Growing up as the son of two socialist teachers has its funny flaws. In my case one of them was that my folks never really cared about technological advance. Born in 1973, I grew up with three German TV channels – all of them in black and white. When we finally got satellite TV at the end of the nineties, I felt like reborn.
It’s the year 1991. Finally, they are out: Two of the most anticipated rock albums in the history of rock. Use your Illusion I and II. Back then (well, it hasn’t changed, to date) I was a great fan of the Gunners. The romantic side in me loved the tune Don’t Cry (Original).
I remember one day after school. I took the bus back home. Like every day my dad was preparing lunch. Heat, steam and loud political discussions on the radio – our kitchen was so used to it. I passed the kitchen and entered the living room. My first post school action: MTV. And what was on? The video of Don’t Cry.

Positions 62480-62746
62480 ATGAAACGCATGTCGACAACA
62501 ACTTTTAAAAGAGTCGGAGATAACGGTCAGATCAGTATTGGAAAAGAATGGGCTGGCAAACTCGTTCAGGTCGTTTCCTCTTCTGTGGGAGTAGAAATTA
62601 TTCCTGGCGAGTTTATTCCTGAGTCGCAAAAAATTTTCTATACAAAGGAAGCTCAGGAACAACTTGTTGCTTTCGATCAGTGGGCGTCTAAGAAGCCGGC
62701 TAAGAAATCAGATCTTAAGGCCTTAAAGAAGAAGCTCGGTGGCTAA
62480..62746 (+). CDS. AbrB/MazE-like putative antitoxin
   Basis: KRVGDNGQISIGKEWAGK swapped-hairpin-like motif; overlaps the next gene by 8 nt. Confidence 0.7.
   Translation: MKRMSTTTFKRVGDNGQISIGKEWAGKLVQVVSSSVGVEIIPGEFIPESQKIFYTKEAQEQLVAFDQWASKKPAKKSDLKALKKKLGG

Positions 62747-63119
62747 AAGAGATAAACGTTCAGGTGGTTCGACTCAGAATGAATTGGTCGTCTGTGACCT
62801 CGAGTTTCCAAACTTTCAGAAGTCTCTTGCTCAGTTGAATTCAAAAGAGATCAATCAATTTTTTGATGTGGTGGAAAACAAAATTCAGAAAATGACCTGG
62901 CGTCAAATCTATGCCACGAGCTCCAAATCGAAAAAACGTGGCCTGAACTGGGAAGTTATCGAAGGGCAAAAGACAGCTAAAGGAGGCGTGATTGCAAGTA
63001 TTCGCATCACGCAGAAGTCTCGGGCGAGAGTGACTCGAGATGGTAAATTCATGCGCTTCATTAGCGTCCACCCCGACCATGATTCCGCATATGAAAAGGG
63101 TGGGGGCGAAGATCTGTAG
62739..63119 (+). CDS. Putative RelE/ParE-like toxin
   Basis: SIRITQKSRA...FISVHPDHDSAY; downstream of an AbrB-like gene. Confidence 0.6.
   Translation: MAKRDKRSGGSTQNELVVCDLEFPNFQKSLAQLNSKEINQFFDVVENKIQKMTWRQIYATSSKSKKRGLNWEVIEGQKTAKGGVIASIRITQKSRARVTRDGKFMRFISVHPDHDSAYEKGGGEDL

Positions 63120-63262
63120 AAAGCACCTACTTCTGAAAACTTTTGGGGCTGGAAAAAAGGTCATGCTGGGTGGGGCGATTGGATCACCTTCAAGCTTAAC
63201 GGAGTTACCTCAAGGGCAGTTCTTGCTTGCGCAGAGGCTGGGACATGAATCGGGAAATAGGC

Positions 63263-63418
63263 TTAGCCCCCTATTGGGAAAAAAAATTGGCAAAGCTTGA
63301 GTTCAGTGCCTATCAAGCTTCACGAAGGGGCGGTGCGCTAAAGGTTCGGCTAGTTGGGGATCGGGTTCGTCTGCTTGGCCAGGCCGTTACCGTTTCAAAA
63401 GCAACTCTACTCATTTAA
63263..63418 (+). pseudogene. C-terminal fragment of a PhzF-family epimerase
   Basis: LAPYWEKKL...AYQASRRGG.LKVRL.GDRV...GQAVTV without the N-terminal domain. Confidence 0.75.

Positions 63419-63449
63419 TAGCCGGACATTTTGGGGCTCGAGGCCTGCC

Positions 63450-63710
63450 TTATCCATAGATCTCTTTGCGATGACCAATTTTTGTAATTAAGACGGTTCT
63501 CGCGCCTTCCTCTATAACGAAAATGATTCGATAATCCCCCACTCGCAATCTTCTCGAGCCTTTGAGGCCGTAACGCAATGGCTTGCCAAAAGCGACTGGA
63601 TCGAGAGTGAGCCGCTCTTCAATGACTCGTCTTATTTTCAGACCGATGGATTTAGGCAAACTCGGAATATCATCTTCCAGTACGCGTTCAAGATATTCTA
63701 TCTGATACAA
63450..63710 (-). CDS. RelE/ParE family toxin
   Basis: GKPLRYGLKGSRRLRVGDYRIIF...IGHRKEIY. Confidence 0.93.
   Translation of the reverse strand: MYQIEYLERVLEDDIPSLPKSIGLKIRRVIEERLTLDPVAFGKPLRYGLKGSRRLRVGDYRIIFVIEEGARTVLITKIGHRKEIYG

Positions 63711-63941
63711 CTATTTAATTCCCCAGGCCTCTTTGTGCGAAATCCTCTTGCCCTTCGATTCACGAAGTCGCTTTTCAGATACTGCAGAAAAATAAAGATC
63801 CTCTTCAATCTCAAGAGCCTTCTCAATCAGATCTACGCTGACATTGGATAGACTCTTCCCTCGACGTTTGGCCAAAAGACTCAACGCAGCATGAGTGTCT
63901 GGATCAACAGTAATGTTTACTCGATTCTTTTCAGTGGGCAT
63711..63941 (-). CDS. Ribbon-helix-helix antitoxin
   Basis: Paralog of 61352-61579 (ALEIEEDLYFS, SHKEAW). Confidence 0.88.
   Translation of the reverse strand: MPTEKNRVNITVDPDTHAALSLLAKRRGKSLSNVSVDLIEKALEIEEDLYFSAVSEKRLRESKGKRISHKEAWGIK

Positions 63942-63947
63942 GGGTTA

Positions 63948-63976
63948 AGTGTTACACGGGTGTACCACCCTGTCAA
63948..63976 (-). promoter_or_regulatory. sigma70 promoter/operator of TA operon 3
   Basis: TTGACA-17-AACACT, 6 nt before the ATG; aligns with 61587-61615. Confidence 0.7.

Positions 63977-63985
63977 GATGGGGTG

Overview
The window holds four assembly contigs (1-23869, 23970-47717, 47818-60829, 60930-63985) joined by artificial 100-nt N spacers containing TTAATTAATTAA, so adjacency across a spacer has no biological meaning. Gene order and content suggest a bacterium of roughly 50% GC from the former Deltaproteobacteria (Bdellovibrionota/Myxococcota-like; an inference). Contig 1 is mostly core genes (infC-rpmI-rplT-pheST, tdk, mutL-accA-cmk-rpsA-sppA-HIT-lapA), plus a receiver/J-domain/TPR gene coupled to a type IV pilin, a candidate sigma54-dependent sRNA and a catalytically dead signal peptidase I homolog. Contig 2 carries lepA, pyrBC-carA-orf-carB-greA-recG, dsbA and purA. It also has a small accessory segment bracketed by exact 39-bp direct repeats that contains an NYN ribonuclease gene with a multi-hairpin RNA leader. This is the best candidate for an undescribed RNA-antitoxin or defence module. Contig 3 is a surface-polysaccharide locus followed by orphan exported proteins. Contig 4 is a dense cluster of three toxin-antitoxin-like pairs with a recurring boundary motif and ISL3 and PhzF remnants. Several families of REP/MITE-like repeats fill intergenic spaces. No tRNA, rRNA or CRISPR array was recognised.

26 years later. A mountainous village in the outskirts of Barcelona. A cloudy day in Spain. I’m in the kitchen. No steam, no heat, only Spotify. And what is on? Don’t Cry. Suddenly, unexpected, … I start to cry.
I miss our dad so much. I miss the complete mess in the kitchen he created every single time. I miss his choleric attacks when we didn’t rush to prepare the table. I miss his smiling face when he tried his spicy goulash soup.
Music digs up hidden memories; music excavates emotional treasures. Songs of lost love, songs of victories, songs of personal failures – when you prepare your speeches, play songs that mean something to you. They will transport you into an emotional state that will help you speak with more pathos.
I didn’t listen to Axl when he told me, Don’t cry. What will you discover when you listen to one of the songs that is dearest to you?